It’s Kind of a Funny Story

By , December 30, 2010 1:13 pm

It’s Kind of a Funny Story:  What the Critics Got Wrong

The Critical Line:  “A funny and warm film that addresses its serious issues with sensitivity but refuses to become bogged down in somberness.” (Eric Snider, film.com).

Movie Day at the Court’s Take:  Most reviews addressed the surprising dramatic range of Zach Galifianakis.  Agreed.  But the film’s stance on mental illness is unclear.  In the end, Anna Boden and Ryan Fleck (who co-wrote and co-directed the wonderful “Half Nelson,” also about a gifted lost soul from upper middle class New York City) suggest that the cure for depression is just to appreciate life.  Craig, a middle-to-bottom student at the most exclusive public school in the city, suffers from his father’s expectations and getting caught up with some brutally social climbing friends.  He checks himself into the cuckoo’s nest, where he mixes with some other asocial and disturbed types.  As Bobby (Galifianakis) tells Craig (Keir Gilchrist), Bobby, “You’re cool, you’re smart, you’re talented, you have a family that loves you.”  Jeez, kid—just stop and smell the roses. 

Whether this is simply pat cliché hinges on whether you believe depression of the privileged is “real” depression.  Having taught gifted and talented students in a highly competitive environment for several years, and suffering three years of law school, I’d say this:  Pressure is relative.  Unmet or unrealistic expectations can lead to real stress that leads to real depression.  It doesn’t matter how high the bar is; it matters whether you think you can get over the bar and whether you’ll let people down if you don’t.  The film doesn’t address this issue closely enough in its conclusion.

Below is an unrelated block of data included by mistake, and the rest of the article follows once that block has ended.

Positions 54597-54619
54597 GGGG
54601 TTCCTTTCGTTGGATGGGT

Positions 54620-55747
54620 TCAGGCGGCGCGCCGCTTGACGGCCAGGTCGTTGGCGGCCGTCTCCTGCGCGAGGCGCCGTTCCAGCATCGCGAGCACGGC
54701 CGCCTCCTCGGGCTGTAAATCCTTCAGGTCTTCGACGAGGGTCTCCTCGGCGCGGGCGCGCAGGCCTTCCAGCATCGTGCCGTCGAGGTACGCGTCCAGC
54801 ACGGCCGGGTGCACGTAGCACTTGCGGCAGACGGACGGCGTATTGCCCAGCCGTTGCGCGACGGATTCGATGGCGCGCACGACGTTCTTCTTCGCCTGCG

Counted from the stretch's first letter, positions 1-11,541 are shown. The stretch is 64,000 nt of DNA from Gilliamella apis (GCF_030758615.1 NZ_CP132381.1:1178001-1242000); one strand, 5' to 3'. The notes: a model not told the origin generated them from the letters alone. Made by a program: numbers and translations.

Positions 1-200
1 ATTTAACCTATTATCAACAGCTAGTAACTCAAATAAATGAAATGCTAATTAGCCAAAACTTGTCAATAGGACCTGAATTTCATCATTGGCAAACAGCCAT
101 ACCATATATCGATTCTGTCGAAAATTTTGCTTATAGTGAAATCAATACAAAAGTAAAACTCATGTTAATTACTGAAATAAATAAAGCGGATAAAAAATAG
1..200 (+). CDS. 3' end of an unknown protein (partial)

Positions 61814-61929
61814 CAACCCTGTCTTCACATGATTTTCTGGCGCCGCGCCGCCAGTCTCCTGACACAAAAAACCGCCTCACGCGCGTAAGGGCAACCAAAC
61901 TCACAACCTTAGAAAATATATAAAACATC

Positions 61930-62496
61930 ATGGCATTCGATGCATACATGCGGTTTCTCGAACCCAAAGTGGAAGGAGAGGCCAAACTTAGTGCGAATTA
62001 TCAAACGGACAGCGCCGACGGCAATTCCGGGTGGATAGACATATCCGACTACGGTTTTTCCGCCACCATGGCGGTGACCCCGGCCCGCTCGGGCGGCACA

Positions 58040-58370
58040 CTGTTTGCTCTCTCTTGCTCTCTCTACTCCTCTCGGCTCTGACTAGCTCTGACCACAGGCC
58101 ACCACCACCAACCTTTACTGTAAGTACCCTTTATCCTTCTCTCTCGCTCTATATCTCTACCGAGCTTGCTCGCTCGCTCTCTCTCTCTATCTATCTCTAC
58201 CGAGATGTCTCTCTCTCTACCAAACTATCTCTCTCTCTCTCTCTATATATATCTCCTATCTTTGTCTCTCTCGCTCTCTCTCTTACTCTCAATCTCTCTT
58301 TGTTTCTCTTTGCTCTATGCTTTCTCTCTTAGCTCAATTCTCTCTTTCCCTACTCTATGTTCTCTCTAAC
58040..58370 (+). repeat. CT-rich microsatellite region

The Pitch:

1 1/2 One Flew Over the Cuckoo's Next

1 1/2 One Flew Over the Cuckoo's Next

 

 

 

 

 

 

 

 

Plus

1 Half Nelson

 

 

 

 

 

 

 

Equals

2 1/2 It's Kind of a Funny Story

2 1/2 It's Kind of a Funny Story

2 1/2 It's Kind of a Funny Story

Wall Street: Money Never Sleeps

Wall Street:  Money Never Sleeps:  What the Critics Got Wrong

The Critical Line:  Very slick piece of Hollywood entertainment, but is bogged down by an overlong and implausible relationship drama.

Movie Day at the Court’s Take:  Mostly, the critical consensus was right.  The Tomatometer puts it at 65%, perhaps a little high.  Most critics complimented Michael Douglas’ reprisal of Gordon Gekko, or at least didn’t blame him for the film’s flatness.  Some thought Stone was preachy, or that Gekko remained too much at the margins of the story.  I think this is partially right—Stone has a brilliant idea for Gekko reemergence onto the financial scene, but doesn’t follow through.  Basically, Gekko gets out of prison just in time for the financial collapse of 2008 to write the Is Greed Good?, where he outlines exactly how the investment banks are creating fake profits from thin air.